Just before Dianna's graduation over Memorial day, we got to celebrate David's birthday. David is Lee and Maria's youngest son. Doesn't he have the sweetest, most cryptic smile? And that guy off to the right of David is my delightful, younger, never-ever-no-matter-how-hard-he-tries-will-be-as-old-as-me, little brother, messing with his Nikon D40.
Robert had the great wisdom to recognize the near-perfect nature of my sister-in-law, Barb, and marry her. Oh, if only he were always so brilliant in his actions (and here, I just won't mention that little boat incident in Voyageur National Park, where we had to be rescued by Mad Max by moonlight.)
It's such a delight to catch three delightful smiles all at once! And here, on the left, is John, Lee and Maria's oldest son. John is a creative, artistic, and very thoughtful, young man; in my living room, I love looking at the bamboo plant he gave us at his high school graduation, graced by a glass bead made by him.
I love the sparkle in Maria's eyes in this photo. Do you think I could convince my brother, Lee, to let Maria run away to live with me in North Dakota, so we could hang out together more? (Wait! I think Maria is a sane person! What sane person wants to run away to ND?)
Yummmm! And these are the cupcakes I'm promising anyone who helps me and Doug move any of my kids next time we're drafted:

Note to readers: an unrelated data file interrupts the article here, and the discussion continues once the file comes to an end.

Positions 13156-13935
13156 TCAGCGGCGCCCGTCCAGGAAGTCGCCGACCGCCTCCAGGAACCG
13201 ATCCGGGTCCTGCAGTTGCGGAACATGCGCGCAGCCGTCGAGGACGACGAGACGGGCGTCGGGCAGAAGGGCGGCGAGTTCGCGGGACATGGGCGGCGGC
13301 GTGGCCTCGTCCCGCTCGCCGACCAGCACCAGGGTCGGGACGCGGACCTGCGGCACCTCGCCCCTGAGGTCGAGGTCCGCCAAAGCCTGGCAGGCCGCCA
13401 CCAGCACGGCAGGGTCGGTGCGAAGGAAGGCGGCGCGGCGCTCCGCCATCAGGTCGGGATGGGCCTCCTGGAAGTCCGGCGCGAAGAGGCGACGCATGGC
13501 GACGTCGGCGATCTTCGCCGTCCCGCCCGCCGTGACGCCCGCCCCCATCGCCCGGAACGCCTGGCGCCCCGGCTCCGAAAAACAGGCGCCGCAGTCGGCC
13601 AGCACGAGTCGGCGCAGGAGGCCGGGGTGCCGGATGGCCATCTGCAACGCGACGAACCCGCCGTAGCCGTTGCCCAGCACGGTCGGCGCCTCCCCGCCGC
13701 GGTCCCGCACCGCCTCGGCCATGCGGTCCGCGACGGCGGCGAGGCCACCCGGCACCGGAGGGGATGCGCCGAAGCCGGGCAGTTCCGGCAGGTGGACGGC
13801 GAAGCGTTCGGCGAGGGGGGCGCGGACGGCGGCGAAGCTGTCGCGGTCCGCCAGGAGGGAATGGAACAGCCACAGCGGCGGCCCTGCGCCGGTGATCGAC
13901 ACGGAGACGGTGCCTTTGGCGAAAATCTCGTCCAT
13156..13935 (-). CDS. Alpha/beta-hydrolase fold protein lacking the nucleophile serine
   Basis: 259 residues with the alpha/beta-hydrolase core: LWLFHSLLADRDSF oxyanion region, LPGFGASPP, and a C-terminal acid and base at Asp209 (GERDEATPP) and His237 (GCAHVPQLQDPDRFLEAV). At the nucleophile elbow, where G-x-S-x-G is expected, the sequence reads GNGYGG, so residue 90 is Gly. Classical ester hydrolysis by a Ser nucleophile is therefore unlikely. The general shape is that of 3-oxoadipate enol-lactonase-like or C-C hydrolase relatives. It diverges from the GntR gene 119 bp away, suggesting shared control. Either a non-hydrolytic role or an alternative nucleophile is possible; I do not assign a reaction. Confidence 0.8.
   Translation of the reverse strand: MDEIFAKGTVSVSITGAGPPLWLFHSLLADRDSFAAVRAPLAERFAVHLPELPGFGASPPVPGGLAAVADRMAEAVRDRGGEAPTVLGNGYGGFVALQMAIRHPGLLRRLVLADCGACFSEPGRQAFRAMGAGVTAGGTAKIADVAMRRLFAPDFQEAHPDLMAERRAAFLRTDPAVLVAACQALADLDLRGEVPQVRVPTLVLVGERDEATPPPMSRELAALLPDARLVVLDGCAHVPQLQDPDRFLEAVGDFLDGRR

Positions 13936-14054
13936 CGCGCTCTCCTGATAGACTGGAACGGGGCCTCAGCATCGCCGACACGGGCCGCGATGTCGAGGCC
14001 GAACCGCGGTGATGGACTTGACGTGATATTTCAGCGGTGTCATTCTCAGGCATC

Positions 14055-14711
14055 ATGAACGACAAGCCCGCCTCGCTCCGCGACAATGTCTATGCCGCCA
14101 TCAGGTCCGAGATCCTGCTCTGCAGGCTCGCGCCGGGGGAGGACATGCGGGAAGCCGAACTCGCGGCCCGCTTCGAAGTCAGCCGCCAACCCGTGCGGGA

And just to further drive home the point that running away to ND might not be sane, I'd just like to gripe about our weather a little more. (You know me: I'm practically a gold-medal Olympian weather griper, and have earned it by living here for *gulp* 32 years.) Today, we had 19 tornado spottings in the area, and a supercell. A supercell is the worse of the four classes of thunderstorms, often producing severe weather events such as tornadoes, but also torrential rains, flash flooding, hail, and straight-line or updraft winds at dangerous speeds, and severe lighting. . . . just about everything but frogs, I guess. At one point at work, I left my 3rd floor of my office to take to the basement, but I guess I was a wuss; all the workers on the ground floor of the bank just continued to sit around working, with all their glass windows around them. Not me! --even if I do rather like tornadoes and storms!
Sometimes ND weather makes me feel like I'm permanently trapped in a bad novel that begins with "it was a dark and stormy day. . . ."